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Time magazine's Jeffrey Kruger takes on the emerging scientific evidence indicating that anthropomorphic climate change is impacting the size, strength, and timing of tropical storms.  

Nature doesn't always know when to quit--and nothing says that quite like a hurricane. The atmospheric convulsion that was Hurricane Katrina had barely left the Gulf Coast before its sister Rita was spinning to life out in the Atlantic. In the three weeks between them, five other named storms had lived and died in the warm Atlantic waters without making the same headlines their ferocious sisters did. With more than two months left in the official hurricane season, only Stan, Tammy, Vince and Wilma are still available on the National Hurricane Center's annual list of 21 storm names. If the next few weeks go like the past few, those names will be used up too, and the storms that follow will be identified simply by Greek letters. Never in the 52 years we have been naming storms has there been a Hurricane Alpha.

If 2005 goes down as the worst hurricane season on record in the North Atlantic, it will join 2004 as one of the most violent ever. And these two seasons are part of a trend of increasingly powerful and deadly hurricanes that has been playing out for more than 10 years. Says climatologist Judy Curry, chair of the School of Earth and Atmospheric Sciences at the Georgia Institute of Technology: "The so-called once-in-a-lifetime storm isn't even once in a season anymore."

Head-snapping changes in the weather like this inevitably raise the question, Is global warming to blame? For years, environmentalists have warned that one of the first and most reliable signs of a climatological crash would be an upsurge in the most violent hurricanes, the kind that thrive in a suddenly warmer world. Scientists are quick to point out that changes in the weather and climate change are two different things. But now, after watching two Gulf Coast hurricanes reach Category 5 in the space of four weeks, even skeptical scientists are starting to wonder whether something serious might be going on.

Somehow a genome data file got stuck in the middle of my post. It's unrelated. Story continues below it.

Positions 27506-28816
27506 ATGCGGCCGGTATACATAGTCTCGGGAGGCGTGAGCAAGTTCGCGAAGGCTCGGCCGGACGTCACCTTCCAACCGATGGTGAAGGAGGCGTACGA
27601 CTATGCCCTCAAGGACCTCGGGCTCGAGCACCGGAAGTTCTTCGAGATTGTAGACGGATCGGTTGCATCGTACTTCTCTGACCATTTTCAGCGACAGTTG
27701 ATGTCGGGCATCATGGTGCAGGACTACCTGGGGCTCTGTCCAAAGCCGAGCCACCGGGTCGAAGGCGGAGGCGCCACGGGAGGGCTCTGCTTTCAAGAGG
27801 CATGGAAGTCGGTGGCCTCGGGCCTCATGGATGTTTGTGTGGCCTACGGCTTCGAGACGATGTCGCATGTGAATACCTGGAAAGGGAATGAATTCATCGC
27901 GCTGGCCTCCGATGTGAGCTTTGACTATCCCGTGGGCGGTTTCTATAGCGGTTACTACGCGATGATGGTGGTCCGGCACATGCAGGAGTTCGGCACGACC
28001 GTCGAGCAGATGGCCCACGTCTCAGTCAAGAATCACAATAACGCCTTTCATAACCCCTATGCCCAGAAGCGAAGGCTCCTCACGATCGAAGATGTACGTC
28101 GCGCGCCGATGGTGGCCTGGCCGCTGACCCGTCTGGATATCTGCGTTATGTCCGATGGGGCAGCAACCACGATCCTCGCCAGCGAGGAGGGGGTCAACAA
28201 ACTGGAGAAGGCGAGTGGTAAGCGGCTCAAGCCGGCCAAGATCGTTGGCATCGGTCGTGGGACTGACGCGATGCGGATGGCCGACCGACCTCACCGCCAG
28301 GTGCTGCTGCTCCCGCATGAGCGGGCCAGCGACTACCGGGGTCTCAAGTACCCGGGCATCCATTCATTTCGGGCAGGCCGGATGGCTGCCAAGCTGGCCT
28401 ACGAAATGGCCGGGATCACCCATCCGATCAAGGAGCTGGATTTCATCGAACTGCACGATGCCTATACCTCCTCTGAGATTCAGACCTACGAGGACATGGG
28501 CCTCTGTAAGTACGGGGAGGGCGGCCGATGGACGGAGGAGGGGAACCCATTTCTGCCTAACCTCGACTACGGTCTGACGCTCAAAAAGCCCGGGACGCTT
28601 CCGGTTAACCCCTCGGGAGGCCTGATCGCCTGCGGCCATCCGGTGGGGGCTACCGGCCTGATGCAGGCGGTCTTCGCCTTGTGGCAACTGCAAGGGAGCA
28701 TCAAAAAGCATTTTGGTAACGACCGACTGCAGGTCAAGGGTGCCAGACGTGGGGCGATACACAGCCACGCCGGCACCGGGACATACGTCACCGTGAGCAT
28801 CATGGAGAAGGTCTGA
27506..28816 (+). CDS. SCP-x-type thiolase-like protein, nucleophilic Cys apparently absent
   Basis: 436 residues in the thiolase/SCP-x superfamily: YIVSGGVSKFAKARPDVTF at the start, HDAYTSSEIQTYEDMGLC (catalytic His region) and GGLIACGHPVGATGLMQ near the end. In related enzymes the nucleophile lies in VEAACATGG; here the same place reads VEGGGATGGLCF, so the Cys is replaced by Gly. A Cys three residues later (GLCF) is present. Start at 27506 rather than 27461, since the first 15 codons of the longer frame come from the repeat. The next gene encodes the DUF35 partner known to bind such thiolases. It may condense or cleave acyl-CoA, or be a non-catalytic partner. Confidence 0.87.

"There is no doubt that climate is changing and humans are partly responsible," says Kevin Trenberth, head of the climate-analysis section at the National Center for Atmospheric Research (NCAR) in Boulder, Colo. "The odds have changed in favor of more intense storms and heavier rainfalls." Says NCAR meteorologist Greg Holland: "These are not small changes. We're talking about a very large change."


It's not just warmer water on the surface that's powering the hurricanes; deeper warm water is too--at least in the Gulf of Mexico. Extending from the surface to a depth of 2,000 ft. or more is something scientists call the Loop Current, a U-shaped stream of warm water that flows from the Yucatán Straits to the Florida Straits and sometimes reaches as far north as the Mississippi River delta. Hurricanes that pass over the Loop typically get an energy boost, but the extra kick is brief, since they usually cross it and move on. But Rita and Katrina surfed it across the Gulf, picking up an even more powerful head of steam before slamming into the coastal states. Even if those unlucky beelines had been entirely random, the general trend toward warmer Gulf water may well have made the Loop even deadlier than usual.

"We don't know the temperature within the Loop Current," says Nan Walker, director of Louisiana State University's Earth Scan Laboratory. "It's possible that below the surface, it's warmer than normal. This needs to be investigated." 
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Published: September 26, 2005